Their economic cooperation, however, rests on shakier ground. Chinese officials have described CPEC as a “flagship project” of the Belt and Road Initiative (BRI), but they don’t quite explain how exactly CPEC fits into BRI—which has become an amorphous behemoth anyway. The details of CPEC—at least in the public realm—are left to the imagination of fast-talking Pakistani officials as well as semi-official spokesmen channeling their inner Robert Kaplan. Few discuss what is being developed on the Chinese side of the border.
The branding of CPEC as a bilateral economic corridor conjures visions of robust trade between the two countries through roads, railways, and pipelines connecting them. One would have assumed that both sides chose infrastructure projects based on assessments of their economic synergies—for example, Pakistani minerals and meat making their way to China, and returning trucks bringing intermediate manmade textiles to Pakistan.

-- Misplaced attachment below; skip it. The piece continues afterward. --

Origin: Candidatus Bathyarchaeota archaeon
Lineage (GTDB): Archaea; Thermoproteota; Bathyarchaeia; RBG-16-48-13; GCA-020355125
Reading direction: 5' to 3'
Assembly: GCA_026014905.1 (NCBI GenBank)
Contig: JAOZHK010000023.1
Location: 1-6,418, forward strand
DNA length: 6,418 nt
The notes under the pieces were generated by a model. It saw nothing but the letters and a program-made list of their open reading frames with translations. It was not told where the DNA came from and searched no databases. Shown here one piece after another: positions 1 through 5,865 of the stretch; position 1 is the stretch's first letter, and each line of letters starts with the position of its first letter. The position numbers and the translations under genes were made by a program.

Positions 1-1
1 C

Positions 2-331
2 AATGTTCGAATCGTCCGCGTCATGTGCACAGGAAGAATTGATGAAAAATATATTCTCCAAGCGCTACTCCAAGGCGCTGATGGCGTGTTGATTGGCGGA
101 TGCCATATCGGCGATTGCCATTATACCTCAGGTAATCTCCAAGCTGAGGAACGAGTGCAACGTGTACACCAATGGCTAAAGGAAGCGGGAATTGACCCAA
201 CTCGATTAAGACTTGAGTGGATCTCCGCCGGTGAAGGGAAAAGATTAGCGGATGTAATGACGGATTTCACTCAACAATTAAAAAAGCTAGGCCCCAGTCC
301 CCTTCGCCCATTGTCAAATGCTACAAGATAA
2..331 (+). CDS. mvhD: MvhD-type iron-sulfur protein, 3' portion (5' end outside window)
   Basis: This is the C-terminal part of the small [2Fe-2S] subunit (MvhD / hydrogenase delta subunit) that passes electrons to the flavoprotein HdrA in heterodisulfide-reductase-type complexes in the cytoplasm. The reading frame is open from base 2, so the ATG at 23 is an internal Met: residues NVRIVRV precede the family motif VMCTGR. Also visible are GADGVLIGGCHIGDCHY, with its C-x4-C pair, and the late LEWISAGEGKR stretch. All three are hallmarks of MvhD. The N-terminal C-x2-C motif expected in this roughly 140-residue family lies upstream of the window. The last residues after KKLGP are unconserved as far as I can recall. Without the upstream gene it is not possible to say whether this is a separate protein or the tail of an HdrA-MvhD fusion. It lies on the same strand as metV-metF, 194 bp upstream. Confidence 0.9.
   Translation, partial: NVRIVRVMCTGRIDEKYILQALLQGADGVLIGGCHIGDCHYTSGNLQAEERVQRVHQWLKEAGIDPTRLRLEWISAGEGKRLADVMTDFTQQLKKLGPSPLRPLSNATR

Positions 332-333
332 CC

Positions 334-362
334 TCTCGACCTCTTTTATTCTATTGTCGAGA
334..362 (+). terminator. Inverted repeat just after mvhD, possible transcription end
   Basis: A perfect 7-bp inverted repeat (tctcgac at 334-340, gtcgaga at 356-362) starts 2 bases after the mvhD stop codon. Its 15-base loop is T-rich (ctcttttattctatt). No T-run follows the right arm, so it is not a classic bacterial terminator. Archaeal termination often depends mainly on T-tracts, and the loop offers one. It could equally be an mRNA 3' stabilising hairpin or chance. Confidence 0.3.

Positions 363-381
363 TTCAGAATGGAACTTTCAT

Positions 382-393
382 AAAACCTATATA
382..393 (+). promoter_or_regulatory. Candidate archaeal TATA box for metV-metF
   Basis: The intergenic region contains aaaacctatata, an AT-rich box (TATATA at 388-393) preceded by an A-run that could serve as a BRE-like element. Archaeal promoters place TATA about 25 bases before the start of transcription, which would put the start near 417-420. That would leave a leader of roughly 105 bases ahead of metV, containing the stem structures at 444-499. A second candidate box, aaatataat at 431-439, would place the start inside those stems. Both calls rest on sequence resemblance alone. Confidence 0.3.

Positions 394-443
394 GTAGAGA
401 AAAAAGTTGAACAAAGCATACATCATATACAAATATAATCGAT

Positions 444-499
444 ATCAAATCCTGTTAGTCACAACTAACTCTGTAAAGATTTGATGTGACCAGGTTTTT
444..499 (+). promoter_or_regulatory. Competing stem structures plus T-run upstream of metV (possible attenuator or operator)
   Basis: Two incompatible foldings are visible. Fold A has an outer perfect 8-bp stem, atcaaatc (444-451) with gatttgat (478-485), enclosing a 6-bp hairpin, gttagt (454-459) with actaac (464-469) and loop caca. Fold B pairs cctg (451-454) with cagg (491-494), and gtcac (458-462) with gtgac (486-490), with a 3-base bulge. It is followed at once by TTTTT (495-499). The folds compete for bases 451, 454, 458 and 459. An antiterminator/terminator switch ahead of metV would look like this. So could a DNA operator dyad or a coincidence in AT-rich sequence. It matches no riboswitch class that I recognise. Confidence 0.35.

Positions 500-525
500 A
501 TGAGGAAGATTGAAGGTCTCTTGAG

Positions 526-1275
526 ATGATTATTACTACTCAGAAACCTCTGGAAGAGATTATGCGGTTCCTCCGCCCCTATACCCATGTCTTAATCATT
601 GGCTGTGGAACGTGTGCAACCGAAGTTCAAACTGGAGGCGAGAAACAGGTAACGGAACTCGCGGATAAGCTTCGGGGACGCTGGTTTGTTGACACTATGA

Two years ago, it was already clear that those assessments had not been made. CPEC suffered from a paucity of planning. It is far from the “game-changer” Pakistani officials claim it to be. Astonishingly, the chief economist of the previous Pakistani government told Reuters in 2017 that CPEC would result in $6-8 billion in annual tax and toll revenue for Pakistan. And while overland trade between China and Pakistan has grown steadily in recent years, the Gwadar port—portrayed as the lynchpin of CPEC—remains more or less idle.
CPEC and Pakistan’s Low-Growth Trap
There is little evidence that CPEC is part of a Chinese “debt trap.” But the fundamental nature of the program has been flawed. It is heavily weighted toward debt-driven investments. And little has been asked of Pakistan (as well as other BRI countries) in terms of sustainable reform.
CPEC, much like the Belt and Road elsewhere, testifies to the strength of the lure of easy financing for rent-seeking elites, including Pakistani provincial chief ministers and managers of Chinese state-owned enterprises.